Ford Motor Company intends to achieve carbon neutrality globally by 2050, while setting interim targets to address climate change challenges more urgently. Carbon neutrality refers to achieving zero carbon emissions by balancing such emissions with carbon removal. To achieve its goal, Ford will focus initially on three areas that account for approximately 95% of its CO2 emissions: vehicle use, its supply base and the company’s facilities.
Ford said it is setting the 2050 goal fully aware of challenges, including customer acceptance, government regulations, economic conditions and the availability of renewable, carbon-neutral electricity and renewable fuels.
We can develop and make great vehicles, sustain and grow a strong business and protect our planet at the same time—in fact, those ideals complement each other. We don’t have all the answers yet but are determined to work with all of our global and local partners and stakeholders to get there.—Bob Holycross, vice president, chief sustainability, environment and safety officer
Ford also is working to develop goals approved and defined by the Science Based Targets initiative for its Scope 1, Scope 2 and Scope 3 emissions. Scope 1 covers direct emissions from company-owned or -controlled sources, while Scope 2 addresses indirect emissions from generation of purchased electricity, steam, heating and cooling consumed by Ford. Scope 3 emissions speak to in-use emissions from vehicles that Ford sells and emissions from its supply base, among others.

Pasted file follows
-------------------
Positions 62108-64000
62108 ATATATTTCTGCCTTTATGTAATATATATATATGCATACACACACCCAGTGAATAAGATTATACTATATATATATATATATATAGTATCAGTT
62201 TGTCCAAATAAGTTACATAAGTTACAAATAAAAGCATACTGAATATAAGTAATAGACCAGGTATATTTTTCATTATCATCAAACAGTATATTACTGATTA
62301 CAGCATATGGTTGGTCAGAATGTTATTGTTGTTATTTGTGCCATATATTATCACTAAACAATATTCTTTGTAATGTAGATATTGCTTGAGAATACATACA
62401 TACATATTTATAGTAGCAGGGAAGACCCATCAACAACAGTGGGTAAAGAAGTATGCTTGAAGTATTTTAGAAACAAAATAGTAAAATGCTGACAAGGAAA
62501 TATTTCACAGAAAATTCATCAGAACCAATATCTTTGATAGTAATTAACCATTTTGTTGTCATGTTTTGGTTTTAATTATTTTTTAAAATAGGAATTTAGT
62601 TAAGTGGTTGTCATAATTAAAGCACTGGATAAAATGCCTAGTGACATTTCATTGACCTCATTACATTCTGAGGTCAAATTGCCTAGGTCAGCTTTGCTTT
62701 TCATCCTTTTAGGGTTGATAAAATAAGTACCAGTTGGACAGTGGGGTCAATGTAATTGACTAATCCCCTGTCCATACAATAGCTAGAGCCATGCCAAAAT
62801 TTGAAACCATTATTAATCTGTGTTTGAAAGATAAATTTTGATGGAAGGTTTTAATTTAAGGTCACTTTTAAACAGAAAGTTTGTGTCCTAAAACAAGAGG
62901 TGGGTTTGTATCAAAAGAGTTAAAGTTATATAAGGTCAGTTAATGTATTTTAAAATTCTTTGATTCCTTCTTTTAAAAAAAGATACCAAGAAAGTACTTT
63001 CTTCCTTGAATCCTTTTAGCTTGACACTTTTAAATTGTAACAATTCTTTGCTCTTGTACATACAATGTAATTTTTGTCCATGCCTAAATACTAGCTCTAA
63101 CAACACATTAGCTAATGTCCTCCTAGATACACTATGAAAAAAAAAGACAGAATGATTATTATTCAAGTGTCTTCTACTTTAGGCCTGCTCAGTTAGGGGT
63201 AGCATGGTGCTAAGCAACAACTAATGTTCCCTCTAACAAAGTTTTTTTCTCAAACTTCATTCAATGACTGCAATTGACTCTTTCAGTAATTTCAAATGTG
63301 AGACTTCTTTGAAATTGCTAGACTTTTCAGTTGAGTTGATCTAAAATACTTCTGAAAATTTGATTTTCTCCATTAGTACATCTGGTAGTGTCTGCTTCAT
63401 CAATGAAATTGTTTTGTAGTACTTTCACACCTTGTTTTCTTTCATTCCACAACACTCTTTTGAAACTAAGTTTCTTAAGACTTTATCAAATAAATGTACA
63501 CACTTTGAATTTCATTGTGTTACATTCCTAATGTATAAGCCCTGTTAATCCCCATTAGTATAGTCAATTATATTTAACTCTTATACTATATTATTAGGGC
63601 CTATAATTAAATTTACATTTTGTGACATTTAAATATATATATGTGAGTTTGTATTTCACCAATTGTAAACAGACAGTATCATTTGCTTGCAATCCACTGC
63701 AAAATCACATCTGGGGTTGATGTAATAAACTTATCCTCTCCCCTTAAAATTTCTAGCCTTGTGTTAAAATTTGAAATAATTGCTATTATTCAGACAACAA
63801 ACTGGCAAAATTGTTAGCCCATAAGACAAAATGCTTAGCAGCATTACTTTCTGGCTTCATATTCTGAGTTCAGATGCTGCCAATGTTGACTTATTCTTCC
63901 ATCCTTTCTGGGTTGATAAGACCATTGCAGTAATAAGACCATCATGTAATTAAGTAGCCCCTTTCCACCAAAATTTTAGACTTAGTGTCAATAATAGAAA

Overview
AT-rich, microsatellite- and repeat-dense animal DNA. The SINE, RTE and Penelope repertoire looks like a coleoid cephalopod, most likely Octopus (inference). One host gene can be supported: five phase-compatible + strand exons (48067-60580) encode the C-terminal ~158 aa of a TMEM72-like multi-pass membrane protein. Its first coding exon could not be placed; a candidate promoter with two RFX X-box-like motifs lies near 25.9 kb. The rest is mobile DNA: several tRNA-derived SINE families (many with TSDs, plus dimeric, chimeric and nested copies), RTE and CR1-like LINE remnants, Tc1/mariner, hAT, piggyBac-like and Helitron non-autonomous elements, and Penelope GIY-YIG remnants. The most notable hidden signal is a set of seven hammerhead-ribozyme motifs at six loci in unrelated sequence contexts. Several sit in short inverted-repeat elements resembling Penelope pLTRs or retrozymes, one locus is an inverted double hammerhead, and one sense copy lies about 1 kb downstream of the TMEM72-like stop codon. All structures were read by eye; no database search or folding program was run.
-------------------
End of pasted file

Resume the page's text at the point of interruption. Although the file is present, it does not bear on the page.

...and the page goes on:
The 2050 commitment represents Ford continuing to ratchet up more environmentally friendly performance for its products and operations. In 2019, the company expanded its climate strategy to find more effective ways to integrate the wants and needs of people and its business, along with the possibilities of technology, by applying human-centered, design-thinking.
A cross-functional Ford team from around the world—including the US, Europe and China—developed the company’s carbon-neutral approach after analyzing information on the environment, customers, technology, legislation, energy, competitive approaches, life-cycle assessments and other trends.
Ford is investing more than $11.5 billion in electric vehicles through 2022, introducing zero-emission versions of some of its most popular nameplates on the way, including the Mustang Mach-E, which starts arriving in dealerships this year, as well as a Transit Commercial EV and fully electric F-150 coming within 24 months.
The company previously announced its plan to use 100% locally sourced renewable energy for all its manufacturing plants globally by 2035. That means energy would come only from sources that naturally replenish—such as hydropower, geothermal, wind or solar.